What Can Fostering Achieve?
Do you think you can be a foster parent?
Becoming a foster parent is something very big, which changes your life dramatically. Additionally, it will impact the child’s life, your family’s life and even your friends and neighbor’s lives. So, it is very important for you to learn the true goals of fostering before actually starting this journey. This article provides some questions and answers to some important aspects of foster care.
Do you want to be a foster parent? Here’s what you need to know!
Why are you thinking about fostering – what are your motivations and expectations?
Many people enter into foster care thinking that they are rescuing a young person from an abusive or neglectful parent. It would be easy to imagine that the child will be grateful and relieved to be out of their home situation; however, this is not common.
However bad that situation may have been, children love their birth families unconditionally.
Young people may have suffered trauma through the experience of neglect, abuse, deprivation, physical injury… Or, may have experienced a family breakdown, illness or death.
They can be angry, resentful and sad; and may well take it out on their foster parents. Are you willing and able to deal with this, and not take it personally?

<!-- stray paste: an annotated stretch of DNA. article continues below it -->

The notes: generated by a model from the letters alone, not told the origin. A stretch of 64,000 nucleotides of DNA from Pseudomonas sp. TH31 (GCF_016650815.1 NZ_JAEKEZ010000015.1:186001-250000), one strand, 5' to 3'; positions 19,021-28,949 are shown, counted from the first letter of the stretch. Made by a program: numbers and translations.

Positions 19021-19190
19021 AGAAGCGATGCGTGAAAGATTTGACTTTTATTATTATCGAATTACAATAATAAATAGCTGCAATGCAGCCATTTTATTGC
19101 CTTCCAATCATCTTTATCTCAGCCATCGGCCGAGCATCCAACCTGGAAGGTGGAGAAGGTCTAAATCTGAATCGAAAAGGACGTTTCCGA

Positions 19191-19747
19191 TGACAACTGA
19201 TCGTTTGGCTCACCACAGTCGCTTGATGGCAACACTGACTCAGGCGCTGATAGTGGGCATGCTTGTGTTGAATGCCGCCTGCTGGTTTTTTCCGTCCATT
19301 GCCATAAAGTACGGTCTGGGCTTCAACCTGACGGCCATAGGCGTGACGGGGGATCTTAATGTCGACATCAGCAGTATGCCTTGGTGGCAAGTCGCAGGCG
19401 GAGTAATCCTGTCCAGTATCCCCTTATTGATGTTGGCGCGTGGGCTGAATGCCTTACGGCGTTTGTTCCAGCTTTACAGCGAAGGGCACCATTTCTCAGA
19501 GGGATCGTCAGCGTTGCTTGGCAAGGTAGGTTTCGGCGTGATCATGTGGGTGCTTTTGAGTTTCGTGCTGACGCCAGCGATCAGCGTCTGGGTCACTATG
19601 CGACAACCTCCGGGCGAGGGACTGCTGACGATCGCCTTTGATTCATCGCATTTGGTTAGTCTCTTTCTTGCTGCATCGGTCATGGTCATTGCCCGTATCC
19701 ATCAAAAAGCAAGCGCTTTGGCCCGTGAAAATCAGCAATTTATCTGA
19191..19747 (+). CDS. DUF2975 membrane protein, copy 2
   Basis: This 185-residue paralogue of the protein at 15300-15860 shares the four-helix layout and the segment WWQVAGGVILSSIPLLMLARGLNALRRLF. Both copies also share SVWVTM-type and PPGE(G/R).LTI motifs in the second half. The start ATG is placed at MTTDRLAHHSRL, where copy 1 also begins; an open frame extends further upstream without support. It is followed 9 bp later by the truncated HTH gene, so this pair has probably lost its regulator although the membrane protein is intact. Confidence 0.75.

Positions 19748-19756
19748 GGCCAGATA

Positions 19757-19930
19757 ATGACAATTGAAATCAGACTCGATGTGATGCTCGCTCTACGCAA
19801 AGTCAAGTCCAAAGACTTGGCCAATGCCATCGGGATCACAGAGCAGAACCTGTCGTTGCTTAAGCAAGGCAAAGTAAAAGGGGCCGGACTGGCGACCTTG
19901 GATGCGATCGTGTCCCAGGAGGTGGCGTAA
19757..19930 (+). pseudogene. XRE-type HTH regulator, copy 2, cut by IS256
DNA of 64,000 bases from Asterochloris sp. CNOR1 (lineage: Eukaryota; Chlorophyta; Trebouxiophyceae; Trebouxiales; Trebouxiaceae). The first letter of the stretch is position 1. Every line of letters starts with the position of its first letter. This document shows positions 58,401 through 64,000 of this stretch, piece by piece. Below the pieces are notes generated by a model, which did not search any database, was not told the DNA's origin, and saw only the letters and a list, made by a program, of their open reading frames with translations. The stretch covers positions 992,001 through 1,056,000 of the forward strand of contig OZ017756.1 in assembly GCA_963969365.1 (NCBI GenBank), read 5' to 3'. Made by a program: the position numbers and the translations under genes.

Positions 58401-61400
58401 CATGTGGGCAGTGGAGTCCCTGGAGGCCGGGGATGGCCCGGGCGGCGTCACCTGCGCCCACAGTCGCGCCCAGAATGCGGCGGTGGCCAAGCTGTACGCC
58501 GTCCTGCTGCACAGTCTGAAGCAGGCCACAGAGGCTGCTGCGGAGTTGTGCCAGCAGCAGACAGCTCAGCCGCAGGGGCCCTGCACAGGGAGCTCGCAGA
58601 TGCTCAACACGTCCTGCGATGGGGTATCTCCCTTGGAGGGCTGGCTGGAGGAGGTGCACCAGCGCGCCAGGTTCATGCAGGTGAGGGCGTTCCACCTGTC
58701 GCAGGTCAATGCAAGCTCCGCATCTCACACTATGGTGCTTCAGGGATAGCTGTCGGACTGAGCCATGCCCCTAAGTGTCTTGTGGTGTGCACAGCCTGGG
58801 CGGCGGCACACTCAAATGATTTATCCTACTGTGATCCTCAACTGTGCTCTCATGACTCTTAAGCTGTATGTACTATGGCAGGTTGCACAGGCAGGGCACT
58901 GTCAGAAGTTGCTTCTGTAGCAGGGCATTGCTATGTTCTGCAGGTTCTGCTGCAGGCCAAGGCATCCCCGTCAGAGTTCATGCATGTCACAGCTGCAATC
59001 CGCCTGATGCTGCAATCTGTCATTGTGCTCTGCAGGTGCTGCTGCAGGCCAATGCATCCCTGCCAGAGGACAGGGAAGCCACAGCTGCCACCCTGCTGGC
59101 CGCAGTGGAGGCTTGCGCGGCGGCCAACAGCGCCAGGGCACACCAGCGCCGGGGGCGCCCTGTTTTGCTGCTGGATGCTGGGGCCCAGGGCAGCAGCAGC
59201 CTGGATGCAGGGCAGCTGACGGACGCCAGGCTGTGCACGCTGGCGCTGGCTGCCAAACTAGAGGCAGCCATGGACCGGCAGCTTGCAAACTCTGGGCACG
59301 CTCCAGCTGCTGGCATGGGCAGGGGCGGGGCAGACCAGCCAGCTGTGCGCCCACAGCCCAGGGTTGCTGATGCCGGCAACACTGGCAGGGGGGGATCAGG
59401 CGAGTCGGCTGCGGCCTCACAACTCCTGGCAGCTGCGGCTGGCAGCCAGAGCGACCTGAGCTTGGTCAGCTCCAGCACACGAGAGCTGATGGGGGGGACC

Are you willing to have social workers in your home, sometimes every month?
Could you work in a partnership with a team of professionals to help a child remain in placement with you, return home, or move to another permanent placement such as adoption?
It requires excellent communication skills on your part, and a commitment to follow the care plan set out by the child’s Local Authority social worker – even if you may disagree with some aspects of it. It also requires patience, tolerance, strength and tenacity to advocate for the child – sometimes with obstacles in your path, or red tape preventing things from happening quickly.
If you have children, how do they feel about you fostering?
It’s important to consider every member of your family when thinking about fostering a child. Everyone who lives at or visits your household will be interacting with the foster child. Your children will have to share their home, room, toys and parents; they sacrifice a lot in becoming part of a foster family.
Ask your children how they feel about it before applying. And be aware that your child may learn or pick up whatever the foster child knows, both the good and the bad. Are you prepared to stand guard at all times, making sure your home is safe for all who live there?
The original article can be accessed via the following link: